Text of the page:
“It is all but irrelevant how many psychiatrists or obstetricians are on the panel that decides when a baby’s life can be ended. The real issue here is that X Case legislation would for the first time permit the direct targeting of the lives of unborn children, including in threatened suicide situations even though all of the research to date shows that abortion is not a treatment for suicidal feelings.

“It was entirely predictable that the Labour Party would criticize any legislation as too restrictive. It is also highly likely that Labour will give some ground to Fine Gael on this but any compromise will be meaningless as the right to life will already have been conceded.

“Once the legislation is passed, the Labour Party and others will continue to ridicule the law and call it unworkable knowing that abortion is now permissible and that it is only a matter of time before the grounds are widened.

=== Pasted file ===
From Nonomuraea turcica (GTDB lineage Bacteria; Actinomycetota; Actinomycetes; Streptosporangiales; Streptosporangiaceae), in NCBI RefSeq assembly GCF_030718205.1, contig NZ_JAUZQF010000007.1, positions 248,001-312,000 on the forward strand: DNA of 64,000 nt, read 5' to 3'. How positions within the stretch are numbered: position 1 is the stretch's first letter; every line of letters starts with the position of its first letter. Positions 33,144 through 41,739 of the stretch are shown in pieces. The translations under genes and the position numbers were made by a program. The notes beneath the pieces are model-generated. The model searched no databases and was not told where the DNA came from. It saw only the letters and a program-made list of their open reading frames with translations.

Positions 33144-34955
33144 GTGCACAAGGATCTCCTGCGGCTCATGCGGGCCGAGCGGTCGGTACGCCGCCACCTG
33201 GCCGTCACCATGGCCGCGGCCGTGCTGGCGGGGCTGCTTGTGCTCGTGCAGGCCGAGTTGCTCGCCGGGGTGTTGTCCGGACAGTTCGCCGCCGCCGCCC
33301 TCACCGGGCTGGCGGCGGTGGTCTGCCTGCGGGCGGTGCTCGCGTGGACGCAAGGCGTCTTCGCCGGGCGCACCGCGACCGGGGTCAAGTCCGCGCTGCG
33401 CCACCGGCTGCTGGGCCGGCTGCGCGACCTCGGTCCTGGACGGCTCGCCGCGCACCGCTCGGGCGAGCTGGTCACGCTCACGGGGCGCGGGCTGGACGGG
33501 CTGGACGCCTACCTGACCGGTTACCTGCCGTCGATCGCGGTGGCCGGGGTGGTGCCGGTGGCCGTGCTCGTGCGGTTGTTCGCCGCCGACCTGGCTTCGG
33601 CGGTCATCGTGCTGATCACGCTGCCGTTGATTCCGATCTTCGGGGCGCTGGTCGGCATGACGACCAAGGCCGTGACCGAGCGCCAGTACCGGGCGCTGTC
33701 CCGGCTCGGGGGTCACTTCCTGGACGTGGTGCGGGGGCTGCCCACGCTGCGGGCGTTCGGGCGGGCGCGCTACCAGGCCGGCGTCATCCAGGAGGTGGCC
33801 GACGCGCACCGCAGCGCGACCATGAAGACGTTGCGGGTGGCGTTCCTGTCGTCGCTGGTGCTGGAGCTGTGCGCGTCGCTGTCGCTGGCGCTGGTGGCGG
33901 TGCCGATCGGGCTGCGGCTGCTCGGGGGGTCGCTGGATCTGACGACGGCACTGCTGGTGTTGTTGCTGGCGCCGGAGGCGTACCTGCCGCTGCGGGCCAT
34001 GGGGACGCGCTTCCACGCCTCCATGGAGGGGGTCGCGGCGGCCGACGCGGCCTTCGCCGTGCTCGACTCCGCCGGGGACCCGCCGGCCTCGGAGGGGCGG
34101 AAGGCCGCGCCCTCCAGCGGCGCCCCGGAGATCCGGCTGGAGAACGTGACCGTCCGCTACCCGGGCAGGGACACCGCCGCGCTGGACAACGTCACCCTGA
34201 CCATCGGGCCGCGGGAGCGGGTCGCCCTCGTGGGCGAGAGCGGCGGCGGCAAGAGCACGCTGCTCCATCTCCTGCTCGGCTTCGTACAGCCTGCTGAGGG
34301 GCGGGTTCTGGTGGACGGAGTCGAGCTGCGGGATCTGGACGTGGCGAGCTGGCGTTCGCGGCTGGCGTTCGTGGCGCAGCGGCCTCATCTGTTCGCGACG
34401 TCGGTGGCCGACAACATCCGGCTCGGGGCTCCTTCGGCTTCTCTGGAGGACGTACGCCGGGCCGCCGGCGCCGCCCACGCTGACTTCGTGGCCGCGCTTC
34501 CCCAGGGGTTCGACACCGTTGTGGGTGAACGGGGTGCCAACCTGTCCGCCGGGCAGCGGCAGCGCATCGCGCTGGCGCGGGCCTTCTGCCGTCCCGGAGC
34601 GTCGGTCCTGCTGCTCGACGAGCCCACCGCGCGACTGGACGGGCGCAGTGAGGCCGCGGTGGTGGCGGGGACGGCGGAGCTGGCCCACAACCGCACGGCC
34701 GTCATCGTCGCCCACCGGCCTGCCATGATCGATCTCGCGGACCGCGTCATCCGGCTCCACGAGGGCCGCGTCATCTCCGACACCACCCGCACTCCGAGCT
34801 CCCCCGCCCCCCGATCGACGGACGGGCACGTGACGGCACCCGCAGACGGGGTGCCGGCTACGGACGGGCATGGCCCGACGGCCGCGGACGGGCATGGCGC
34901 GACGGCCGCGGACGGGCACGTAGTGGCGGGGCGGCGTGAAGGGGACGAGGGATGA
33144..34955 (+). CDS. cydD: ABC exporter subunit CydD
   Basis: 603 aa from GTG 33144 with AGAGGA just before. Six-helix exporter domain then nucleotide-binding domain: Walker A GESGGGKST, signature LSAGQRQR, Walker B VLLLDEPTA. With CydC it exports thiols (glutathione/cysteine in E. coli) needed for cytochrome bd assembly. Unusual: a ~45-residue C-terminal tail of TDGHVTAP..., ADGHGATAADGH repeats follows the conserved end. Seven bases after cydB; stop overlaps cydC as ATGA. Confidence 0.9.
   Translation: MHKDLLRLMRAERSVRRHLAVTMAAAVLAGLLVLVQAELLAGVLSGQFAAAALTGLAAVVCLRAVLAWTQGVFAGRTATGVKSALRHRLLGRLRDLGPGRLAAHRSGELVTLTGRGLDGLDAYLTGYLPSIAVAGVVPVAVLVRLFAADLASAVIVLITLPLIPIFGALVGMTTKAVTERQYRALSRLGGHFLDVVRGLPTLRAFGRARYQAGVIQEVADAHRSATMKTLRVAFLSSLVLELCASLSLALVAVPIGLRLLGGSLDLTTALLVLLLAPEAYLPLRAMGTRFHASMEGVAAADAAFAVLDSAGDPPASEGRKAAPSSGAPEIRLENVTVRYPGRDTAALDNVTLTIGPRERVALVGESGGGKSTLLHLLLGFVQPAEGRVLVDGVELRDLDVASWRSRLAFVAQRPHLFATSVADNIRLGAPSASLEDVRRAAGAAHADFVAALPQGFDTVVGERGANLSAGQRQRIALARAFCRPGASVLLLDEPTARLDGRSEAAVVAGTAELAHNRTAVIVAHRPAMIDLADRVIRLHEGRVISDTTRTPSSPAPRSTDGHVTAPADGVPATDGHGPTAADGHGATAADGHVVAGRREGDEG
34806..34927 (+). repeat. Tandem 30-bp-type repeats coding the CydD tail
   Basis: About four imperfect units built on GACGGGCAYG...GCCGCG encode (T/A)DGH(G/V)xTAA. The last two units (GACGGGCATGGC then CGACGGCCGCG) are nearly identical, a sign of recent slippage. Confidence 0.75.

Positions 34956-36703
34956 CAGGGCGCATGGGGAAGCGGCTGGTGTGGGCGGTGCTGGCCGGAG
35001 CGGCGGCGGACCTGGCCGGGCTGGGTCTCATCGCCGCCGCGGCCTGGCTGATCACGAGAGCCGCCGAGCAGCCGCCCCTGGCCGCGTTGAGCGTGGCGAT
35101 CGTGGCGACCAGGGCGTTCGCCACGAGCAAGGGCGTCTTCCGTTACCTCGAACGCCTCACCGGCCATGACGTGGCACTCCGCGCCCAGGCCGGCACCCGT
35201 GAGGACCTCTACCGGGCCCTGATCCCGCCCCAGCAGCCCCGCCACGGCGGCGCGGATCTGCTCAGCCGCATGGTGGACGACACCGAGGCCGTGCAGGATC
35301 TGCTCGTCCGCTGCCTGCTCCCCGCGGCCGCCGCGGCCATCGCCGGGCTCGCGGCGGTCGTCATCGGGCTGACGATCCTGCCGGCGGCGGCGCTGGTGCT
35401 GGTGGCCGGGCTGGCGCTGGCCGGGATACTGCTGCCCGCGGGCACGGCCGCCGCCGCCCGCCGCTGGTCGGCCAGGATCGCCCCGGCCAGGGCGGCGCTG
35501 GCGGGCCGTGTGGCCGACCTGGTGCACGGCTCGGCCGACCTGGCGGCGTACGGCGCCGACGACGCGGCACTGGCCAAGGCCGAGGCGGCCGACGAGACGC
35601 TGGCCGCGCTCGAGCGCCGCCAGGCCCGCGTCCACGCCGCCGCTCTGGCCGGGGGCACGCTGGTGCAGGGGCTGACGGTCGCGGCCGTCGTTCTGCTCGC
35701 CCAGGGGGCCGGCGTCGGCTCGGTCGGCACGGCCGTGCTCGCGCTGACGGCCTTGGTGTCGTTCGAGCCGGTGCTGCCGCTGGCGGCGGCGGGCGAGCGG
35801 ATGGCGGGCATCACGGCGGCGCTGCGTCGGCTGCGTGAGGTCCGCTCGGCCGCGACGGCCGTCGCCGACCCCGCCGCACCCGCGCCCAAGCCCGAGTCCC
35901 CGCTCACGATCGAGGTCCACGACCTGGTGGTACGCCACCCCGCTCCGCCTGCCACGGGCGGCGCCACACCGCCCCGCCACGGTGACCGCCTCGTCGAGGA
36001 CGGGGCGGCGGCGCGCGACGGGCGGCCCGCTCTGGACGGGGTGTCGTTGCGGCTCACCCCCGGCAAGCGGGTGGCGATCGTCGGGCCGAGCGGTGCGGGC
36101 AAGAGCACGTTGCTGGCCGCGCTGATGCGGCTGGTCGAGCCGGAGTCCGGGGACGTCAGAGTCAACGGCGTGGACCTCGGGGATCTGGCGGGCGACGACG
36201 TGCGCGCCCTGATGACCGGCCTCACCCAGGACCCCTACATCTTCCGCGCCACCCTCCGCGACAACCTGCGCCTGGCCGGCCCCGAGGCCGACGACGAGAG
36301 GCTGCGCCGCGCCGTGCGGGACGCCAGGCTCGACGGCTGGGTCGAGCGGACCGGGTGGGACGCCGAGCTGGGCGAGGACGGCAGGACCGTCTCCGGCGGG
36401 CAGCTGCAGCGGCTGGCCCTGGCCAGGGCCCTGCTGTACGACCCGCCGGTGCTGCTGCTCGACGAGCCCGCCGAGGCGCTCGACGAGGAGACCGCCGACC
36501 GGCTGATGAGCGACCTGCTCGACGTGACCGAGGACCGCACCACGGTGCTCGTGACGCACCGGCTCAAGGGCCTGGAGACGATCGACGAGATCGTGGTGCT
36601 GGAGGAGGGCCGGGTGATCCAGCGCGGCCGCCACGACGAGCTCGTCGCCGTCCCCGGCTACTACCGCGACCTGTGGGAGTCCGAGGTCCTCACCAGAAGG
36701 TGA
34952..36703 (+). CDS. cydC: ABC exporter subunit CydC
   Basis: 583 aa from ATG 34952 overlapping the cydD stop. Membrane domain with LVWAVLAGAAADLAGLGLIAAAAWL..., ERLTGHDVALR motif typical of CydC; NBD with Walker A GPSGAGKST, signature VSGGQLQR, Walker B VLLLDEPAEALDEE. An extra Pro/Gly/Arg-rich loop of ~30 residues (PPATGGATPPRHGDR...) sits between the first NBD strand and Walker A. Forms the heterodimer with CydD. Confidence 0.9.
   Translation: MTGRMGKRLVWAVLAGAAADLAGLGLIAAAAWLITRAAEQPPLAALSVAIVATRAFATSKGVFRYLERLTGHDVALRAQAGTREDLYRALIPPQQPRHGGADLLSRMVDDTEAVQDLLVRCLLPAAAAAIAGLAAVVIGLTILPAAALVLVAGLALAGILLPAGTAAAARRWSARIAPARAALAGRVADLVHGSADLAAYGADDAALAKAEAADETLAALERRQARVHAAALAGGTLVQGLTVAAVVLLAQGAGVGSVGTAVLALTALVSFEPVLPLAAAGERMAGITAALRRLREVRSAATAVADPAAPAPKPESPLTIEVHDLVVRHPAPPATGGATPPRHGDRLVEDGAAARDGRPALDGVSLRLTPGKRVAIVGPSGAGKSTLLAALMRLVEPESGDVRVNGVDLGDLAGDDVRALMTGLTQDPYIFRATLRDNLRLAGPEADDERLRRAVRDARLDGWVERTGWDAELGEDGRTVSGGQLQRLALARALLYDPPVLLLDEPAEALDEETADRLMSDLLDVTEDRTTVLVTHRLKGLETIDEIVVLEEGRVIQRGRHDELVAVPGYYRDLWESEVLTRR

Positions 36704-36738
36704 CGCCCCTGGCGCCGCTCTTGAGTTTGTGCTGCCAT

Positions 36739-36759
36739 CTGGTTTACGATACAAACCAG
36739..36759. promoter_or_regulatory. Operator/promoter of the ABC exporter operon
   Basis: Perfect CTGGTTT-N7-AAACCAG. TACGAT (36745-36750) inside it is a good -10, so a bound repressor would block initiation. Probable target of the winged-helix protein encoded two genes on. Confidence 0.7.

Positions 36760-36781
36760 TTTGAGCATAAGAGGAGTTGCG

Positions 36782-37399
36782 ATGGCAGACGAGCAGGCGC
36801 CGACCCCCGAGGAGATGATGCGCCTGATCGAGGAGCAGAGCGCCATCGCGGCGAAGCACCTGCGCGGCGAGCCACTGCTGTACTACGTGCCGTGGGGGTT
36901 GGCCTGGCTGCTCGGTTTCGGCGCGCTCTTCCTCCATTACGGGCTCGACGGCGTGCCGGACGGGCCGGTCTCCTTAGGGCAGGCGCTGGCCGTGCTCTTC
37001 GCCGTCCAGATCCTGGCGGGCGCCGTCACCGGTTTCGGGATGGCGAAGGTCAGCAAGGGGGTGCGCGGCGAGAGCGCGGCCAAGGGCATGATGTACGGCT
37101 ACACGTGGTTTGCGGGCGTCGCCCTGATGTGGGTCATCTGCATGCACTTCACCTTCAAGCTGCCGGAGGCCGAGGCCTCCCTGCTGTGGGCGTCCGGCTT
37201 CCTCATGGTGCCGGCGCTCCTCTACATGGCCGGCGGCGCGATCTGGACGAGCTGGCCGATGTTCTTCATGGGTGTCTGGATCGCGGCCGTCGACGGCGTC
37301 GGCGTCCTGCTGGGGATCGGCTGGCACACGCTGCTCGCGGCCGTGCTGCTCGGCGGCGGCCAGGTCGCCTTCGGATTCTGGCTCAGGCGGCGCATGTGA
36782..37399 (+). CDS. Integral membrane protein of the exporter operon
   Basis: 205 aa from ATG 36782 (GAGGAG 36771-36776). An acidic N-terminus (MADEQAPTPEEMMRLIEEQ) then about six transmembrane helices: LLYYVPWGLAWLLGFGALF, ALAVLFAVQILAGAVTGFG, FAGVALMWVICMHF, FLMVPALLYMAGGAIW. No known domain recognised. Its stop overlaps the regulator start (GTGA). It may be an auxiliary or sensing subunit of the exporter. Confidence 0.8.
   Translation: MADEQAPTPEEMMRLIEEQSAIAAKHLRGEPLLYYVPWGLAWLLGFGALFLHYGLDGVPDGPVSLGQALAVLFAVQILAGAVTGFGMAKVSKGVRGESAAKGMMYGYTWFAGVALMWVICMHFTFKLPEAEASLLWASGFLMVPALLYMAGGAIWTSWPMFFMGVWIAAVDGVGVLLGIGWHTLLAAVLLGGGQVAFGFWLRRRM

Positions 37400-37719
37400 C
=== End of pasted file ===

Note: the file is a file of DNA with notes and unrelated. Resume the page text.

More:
“Rather than facilitating this smokescreen, the Fine Gael party needs to challenge Labour over the justification of proceeding with abortion legislation on grounds of threatened suicide when the research shows that abortion is not an appropriate treatment for suicidal ideation and has potential to cause severe adverse mental health consequences for women.”

There have been numerous studies that found an association between abortion and suicide. Other studies have found a link between abortion and depression (which is a major risk factor for suicide). For example: